Grieving Girl Goes to Cemetery Instead of School, Teacher Learns She Visits His Son’s Grave: A Story of the Day

A girl skipped school to visit her late friend’s grave and tried to get others to come too. But they wouldn’t because others did not like the kid until she got in front of the class and showed them something shocking.

“I don’t want to come with you. Stop bothering me, Alice,” a classmate outside school replied angrily after Alice begged him to skip and go with her to visit their late classmate, Charlie. The boy ran off, and Alice’s shoulders slumped. She had gotten the same reaction from everyone, every single day.

Still, she did skip school and went to the cemetery, which was a few blocks away from the local elementary school. She was in second grade and had been Charlie’s only friend despite his best efforts to bond with the entire class. No other kid wanted to be friends with him because he was their teacher, Mr. Martin’s son, and he always got good grades.

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Their classmates thought he had an advantage, but Charlie was just smart. Sadly, he died after a car accident, and Mr. Martin had been absent from school since then. Their substitute teacher was a young woman who was unfamiliar with all her students, and Alice had been able to skip school for a week without anyone noticing.

Alice took out a notebook, which Mr. Martin recognized as Charlie’s. He had been looking for it and couldn’t find it.
At the cemetery, she talked to Charlie and promised that other kids would come soon. “I have a plan, Charlie. I’m going to prove you wanted to be their friend, but I don’t know when I can do it,” she swore on his grave and went back to school to grab her bus home.

Unfortunately, the following day, she saw that Mr. Martin was back, and if she skipped that day, he would rat her out. Alice didn’t want to get in trouble, so she went to her class this time. Mr. Martin called attendance, and instead of saying “present,” Alice raised her hand and asked to speak to the class.

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Mr. Martin knew she had always been nice to Charlie, so he allowed it and sat on his desk while the girl went up to the front with her book bag.

“Mr. Martin, I’ve been skipping school every day, and no one noticed,” Alice revealed to the class. Of course, the others knew, but they never said anything.

But Mr. Martin was shocked. “Alice, what? Why? Where did you go? Do you know how dangerous that was?” he rapid-fired questions, clearly knowing how easily something could happen to a child.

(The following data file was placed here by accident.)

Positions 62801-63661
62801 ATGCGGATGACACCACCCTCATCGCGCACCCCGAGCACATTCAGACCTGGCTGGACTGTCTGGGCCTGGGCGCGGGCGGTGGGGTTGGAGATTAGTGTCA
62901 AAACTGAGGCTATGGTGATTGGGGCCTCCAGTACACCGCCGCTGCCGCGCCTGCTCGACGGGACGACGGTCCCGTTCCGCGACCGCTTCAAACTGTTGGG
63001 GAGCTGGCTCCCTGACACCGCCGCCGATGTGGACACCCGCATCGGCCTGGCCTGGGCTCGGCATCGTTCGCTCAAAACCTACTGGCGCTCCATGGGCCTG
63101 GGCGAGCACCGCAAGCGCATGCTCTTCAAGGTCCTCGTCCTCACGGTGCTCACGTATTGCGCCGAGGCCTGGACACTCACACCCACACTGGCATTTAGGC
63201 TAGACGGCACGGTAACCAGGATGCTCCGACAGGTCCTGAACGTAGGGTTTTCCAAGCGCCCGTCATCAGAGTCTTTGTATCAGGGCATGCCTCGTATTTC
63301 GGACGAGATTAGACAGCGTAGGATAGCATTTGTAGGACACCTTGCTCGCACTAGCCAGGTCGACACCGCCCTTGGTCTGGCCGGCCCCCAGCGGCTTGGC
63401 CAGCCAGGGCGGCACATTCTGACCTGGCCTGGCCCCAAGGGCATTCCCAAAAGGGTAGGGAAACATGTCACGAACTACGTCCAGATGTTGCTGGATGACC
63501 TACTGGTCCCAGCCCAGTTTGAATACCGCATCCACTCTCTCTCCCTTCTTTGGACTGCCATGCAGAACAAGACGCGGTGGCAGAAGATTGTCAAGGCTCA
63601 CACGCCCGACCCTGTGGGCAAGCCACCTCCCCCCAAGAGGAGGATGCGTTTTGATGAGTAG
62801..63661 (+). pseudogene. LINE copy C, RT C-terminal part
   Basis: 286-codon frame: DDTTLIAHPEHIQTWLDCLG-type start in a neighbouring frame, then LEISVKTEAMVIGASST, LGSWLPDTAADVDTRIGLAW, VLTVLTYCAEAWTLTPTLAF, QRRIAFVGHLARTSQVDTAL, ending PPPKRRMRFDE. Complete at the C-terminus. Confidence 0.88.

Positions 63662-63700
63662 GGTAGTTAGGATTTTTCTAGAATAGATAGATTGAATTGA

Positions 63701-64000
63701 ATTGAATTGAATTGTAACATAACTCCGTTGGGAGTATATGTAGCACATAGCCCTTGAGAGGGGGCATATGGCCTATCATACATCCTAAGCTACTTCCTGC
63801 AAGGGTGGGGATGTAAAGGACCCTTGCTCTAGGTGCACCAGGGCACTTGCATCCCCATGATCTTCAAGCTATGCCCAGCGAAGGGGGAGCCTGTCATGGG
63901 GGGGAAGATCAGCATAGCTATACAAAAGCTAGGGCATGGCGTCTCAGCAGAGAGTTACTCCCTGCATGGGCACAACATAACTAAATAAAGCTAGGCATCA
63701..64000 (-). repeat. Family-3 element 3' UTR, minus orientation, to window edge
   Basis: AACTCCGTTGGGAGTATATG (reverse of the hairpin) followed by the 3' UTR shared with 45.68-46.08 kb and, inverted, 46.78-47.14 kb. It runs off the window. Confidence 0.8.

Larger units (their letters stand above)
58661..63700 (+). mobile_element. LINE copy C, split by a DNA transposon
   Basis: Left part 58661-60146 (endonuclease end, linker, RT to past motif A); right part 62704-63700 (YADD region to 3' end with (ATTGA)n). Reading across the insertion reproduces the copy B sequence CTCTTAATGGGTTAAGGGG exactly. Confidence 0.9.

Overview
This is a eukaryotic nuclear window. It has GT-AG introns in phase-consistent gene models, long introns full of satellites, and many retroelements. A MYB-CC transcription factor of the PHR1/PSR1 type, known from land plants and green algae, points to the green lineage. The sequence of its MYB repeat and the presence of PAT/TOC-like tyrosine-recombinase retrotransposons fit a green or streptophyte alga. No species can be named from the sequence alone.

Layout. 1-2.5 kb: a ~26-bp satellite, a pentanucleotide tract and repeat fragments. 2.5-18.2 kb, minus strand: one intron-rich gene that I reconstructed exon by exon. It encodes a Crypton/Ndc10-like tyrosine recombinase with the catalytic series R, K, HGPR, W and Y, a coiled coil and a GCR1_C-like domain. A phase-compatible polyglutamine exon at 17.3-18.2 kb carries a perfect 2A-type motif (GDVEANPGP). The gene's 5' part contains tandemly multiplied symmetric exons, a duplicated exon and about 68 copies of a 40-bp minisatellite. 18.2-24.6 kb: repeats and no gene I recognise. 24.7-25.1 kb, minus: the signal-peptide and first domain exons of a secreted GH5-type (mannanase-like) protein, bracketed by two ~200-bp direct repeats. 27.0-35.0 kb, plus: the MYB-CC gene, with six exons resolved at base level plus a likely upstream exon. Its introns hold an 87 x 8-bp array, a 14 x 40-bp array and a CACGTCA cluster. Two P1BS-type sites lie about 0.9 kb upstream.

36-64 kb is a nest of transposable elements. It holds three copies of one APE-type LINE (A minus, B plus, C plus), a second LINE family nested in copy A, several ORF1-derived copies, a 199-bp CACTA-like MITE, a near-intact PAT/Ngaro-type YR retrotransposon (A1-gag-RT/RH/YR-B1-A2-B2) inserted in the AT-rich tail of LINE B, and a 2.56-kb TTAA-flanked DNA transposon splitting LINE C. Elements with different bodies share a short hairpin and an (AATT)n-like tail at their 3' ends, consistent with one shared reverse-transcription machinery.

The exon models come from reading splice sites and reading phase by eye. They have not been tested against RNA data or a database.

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“Wait,” the little girl stopped him and grabbed her book bag. “I’ve also asked the others to come with me. Because I was visiting Charlie in the cemetery. But no one did because they didn’t like Charlie. But… Charlie loved all of you, and I can prove it.”

“Alice, what do you mean? You visit his grave every day? I….” Mr. Martin was at a loss for words as the little girl nodded and continued to ruffle through her bag. His hand went to his mouth, and his heart felt warm at the idea that someone had been there for Charlie.

Alice took out a notebook, which Mr. Martin recognized as Charlie’s. He had been looking for it and couldn’t find it. Alice showed the class his son’s drawings of everyone. “Charlie drew all of you here and wrote what he liked about you all and your birthdays,” Alice revealed another detail Mr. Martin didn’t know, and tears gathered in his eyes.

“He was going to tell Mr. Martin all of the dates, so we could have parties when class was over, and he always told his dad not to set too much homework on Fridays,” the little girl continued. “All he wanted was to be friends with all of you, and I promised on his grave that I would show you this.”

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Alice’s mouth turned down as she shut the notebook and started crying. Mr. Martin’s own tears had fallen at the words from this sweet little girl, and he went to her, knelt, and gave her a tight hug. “Thank you,” he choked into her hair as they both cried.

The rest of the class was also moved, and they all suggested visiting Charlie’s grave together. Mr. Martin pulled away from Alice, wiping her tears and then his own. He couldn’t take the kids from school without permission, but he could see that no one in class would be able to concentrate on a lesson.

“How about this, kids? Let’s make a drawing or write a letter with something you wished to show or tell Charlie. I’ll see when we can visit him,” the teacher suggested, and all the kids got excited. Alice ran to her desk and started taking several papers out.

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He sat down and tried to contain his emotions while the class talked about his late son, and some asked him questions like what fruits he liked or what was his favorite animal. That Friday, he arranged an outing with permission from the parents to visit the cemetery, and all the children took turns talking and showing what they had made for Charlie.

It was an educational moment for the kids, who needed to learn about life and death, and Mr. Martin would cherish that day forever, as it finally seemed like Charlie had people who would remember him. He kept all the things the kids made and saved them in an album so he would never forget the kindness of Charlie’s only little friend, Alice.
Girl kneeling in cemetery. | Shutterstock

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